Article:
Two quick things: first, Baseball Time in Arlington has, to the best of my knowledge, finally scored its first mention on Baseball Prospectus (an achievement which I have not yet figured out a way to monetize, unfortunately), and second, if you're wondering why so little attention is being devoted to the Cactus League games themselves around here ... well, ask yourself the question, "do I really care all that much?":
● The sale of the Texas Rangers to the ownership consortium fronted by Chuck Greenberg and Nolan Ryan has reportedly reached an "impasse," with the likelihood of the deal being completed by Opening Day now being doubtful; one source stated that the stalemate had existed "for weeks, if not longer, further remarking that "baseball has been deluding itself ... no idea how long it can go" (Maury Brown, The Biz of Baseball)
[Much of this update derives from Daniel Kaplan's three-day-old Sports Business Journal report, in which he details the displeasure on the part of Hicks Sports Group's creditors; the current structure of the deal would compensate these entities with only $230 million, a figure no less than $70 million short of what they are currently seeking. Said one financial source of the delays: "I don't even think a deal gets done at $300 million from the banks' perspective. It feels like they are spinning their wheels." Another source references a conference call last week between HSG's creditors and Major League Baseball that, in his/her own words, went "very poorly." Great.
So, this all represents a stark contrast to Greenberg's insistence that "everything is going smoothly," although in his defense, it's not like he's really in a position where he can say anything else. The truth undoubtedly lies somewhere in the middle, somewhere between sanguine and pessimistic, and the sooner everybody comes to terms with that reality, the better. Will throw this thought out there for consumption: given the reportedly heavy debt load attached to this deal, perhaps a little tapping of the brakes is merited before expectations get too crazy regarding increased spending on team payroll.]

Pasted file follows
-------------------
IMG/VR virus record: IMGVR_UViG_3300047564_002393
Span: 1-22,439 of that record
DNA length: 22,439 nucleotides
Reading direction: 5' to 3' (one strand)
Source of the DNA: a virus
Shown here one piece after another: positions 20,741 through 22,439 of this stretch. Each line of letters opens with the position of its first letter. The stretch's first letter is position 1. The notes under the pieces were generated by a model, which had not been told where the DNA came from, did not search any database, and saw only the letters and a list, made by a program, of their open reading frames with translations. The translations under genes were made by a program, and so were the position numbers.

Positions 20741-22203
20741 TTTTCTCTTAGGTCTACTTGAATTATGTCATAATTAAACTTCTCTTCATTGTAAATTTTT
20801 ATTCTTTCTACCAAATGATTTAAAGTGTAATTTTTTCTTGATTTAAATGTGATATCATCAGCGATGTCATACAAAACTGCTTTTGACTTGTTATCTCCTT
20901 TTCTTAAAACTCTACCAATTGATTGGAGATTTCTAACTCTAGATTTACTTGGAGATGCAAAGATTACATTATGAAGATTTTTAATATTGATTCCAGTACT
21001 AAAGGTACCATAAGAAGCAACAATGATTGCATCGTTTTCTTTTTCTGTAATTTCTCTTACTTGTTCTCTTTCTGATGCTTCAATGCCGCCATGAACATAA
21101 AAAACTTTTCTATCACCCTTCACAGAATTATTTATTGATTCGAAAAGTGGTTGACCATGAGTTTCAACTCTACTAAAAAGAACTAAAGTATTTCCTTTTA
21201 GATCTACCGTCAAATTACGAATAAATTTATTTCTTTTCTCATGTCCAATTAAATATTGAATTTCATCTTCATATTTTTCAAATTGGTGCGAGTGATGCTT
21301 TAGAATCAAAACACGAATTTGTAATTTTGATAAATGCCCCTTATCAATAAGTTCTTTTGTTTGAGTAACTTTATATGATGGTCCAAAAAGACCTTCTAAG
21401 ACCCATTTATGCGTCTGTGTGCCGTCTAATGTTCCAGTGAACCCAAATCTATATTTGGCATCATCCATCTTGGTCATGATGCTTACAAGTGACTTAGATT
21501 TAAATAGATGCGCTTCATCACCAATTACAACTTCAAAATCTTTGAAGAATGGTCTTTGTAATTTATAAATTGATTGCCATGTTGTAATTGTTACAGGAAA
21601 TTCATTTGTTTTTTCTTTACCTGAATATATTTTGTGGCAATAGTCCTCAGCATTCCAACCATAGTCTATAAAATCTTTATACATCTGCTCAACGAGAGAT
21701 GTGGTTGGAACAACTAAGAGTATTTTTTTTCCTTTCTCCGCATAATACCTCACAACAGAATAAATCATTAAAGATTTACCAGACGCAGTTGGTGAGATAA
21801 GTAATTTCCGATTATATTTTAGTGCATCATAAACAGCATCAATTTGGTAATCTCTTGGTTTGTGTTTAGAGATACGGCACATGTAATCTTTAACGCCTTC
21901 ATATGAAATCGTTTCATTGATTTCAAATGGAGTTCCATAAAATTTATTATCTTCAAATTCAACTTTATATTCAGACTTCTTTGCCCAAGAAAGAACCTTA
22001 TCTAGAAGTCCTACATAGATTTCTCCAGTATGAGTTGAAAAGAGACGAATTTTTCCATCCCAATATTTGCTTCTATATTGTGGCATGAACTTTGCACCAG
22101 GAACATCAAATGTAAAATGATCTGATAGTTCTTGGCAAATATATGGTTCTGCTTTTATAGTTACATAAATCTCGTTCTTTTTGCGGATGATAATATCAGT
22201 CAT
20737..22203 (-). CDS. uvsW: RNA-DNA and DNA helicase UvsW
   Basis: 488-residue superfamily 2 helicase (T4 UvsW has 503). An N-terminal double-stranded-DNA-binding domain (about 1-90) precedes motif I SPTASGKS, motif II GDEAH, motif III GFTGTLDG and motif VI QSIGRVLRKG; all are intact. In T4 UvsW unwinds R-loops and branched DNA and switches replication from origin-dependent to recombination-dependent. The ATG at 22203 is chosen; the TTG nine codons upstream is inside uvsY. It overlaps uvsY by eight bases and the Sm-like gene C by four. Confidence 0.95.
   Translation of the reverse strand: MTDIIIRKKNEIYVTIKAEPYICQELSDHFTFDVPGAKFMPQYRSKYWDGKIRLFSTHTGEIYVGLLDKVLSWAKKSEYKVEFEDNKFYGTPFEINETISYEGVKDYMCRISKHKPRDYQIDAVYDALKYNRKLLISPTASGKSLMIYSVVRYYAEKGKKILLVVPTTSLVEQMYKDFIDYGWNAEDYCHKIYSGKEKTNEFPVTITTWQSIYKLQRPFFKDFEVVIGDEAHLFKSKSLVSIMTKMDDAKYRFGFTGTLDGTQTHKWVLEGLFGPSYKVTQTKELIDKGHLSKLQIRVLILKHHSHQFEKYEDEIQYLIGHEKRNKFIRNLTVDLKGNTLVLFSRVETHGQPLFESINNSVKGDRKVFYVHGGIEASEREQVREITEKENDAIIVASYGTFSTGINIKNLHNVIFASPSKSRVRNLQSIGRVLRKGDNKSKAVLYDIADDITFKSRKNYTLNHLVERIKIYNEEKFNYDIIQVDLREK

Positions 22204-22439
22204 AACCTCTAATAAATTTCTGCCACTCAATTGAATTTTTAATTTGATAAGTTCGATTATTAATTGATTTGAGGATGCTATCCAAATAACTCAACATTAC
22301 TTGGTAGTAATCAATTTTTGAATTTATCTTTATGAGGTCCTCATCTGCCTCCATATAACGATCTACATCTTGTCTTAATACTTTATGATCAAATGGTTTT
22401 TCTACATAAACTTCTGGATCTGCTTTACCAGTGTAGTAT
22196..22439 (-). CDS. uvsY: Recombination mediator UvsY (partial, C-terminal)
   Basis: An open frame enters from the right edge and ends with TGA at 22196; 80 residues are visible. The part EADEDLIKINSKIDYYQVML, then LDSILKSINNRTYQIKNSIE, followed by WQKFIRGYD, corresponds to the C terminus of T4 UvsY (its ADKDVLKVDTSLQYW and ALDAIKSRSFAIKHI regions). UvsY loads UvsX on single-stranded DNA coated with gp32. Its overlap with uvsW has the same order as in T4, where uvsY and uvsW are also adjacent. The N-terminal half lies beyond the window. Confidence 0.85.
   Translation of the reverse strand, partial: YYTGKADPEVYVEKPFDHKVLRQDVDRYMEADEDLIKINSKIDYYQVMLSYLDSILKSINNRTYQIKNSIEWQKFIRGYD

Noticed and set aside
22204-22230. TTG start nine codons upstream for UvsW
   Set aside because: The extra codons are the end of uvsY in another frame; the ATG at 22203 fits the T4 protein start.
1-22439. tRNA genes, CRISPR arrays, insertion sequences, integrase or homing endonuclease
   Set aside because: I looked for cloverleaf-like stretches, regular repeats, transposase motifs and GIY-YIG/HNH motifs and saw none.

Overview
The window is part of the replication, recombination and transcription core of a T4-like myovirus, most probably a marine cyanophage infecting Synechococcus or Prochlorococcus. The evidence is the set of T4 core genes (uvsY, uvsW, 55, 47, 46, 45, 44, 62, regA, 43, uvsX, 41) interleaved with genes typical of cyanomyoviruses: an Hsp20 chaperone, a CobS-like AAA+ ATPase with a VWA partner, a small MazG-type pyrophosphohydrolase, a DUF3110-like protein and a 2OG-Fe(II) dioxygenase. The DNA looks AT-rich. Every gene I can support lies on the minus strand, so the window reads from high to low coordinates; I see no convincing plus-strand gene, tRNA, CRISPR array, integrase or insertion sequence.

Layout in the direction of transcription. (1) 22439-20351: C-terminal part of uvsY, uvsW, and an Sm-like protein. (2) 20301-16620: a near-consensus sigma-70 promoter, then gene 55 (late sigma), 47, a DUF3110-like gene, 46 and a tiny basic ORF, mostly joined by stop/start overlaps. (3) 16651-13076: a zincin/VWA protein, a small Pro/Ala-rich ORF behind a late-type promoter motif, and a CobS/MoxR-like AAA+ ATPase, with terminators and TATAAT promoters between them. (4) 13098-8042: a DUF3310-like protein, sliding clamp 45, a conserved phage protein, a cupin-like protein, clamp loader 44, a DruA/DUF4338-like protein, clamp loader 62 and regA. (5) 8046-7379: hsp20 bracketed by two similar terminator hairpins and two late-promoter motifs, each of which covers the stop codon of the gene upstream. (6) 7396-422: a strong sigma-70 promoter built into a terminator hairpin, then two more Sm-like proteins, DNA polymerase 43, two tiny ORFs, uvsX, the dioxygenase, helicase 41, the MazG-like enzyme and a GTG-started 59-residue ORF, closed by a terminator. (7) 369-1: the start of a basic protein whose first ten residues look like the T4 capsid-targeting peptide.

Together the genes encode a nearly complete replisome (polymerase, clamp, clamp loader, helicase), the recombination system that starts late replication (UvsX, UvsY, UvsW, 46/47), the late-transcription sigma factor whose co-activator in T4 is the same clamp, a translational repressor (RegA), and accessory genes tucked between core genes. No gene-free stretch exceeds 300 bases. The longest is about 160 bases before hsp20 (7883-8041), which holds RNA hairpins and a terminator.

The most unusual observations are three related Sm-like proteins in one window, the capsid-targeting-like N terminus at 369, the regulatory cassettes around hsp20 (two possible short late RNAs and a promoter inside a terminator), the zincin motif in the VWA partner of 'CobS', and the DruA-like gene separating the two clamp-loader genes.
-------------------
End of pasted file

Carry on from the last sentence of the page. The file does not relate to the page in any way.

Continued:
● ESPN.com's Keith Law on Rich Harden, whose early-outing fastball velocity of 83-86 mph on Tuesday afternoon prompted some consternation on his part: "His arm used to be fairly free and loose, but his motion is severely restricted and he's visibly favoring his right shoulder, reducing his velocity and his command. The best case scenario for Texas is that he builds up strength over the course of March so that he can at least work with an average fastball when the bell rings next month, but this early look was very discouraging." (Keith Law, ESPN.com)
[Think the consensus from the trenches was that Harden wasn't 100 percent physically on this day, and it's conceivable that this was the root cause behind his shortcomings; actually, scratch the conceivable. More like probable. Harden still merits very close observation, however; losing him for any extended period of time to injury hardly constitutes a complete death knell to the Rangers' post-season aspirations, but it sure as hell makes the mountain that much more difficult to climb.]
● From the keypad of Jason "El Magico" Parks, whose arrival in Surprise on Monday -- luckily for us -- brings more valuable perspective to the table: "Developmental note of the day: Neftali Feliz's poor second inning of work was a bigger positive than his dominant first inning of work. Setbacks are vital parts of the developmental process, and Feliz's inability to locate his fastball today will only force him to work harder refining his fastball command and inconsistent curveball. Even 96 mph fastballs with wiggle will get ripped if left over the heart of the plate." (Jason Parks, Baseball Time in Arlington)
[A few more astute observations from The Professor: "[Taylor] Teagarden clocked today with a 1.65-second pop time. Best time I've ever clocked ... Was able to watch left-hander Geuris Grullon throw another bullpen [session] today. As I've said before, I absolutely love to watch this kid pitch. He really struggles with mechanical consistency, and I really question his ability to make adjustments, but the movement on his fastball is enough to keep me interested. If Grullon had any pitchability he would be a monster.
"Right-hander Neil Ramirez has been in Surprise since November working on his conditioning. He's defintely in the best shape of his professional career. It's great to see the dedication from a player that had some people questioning his dedication. If his command takes a step-forward his plus potential curve and plus fastball could allow him to start moving fast." Coincidentally, Scout.com's Jason Cole -- whose coverage from Surprise has been nothing short of brilliant this spring -- has served up a typically strong (subscriber-only) interview with Ramirez which merits checking out.]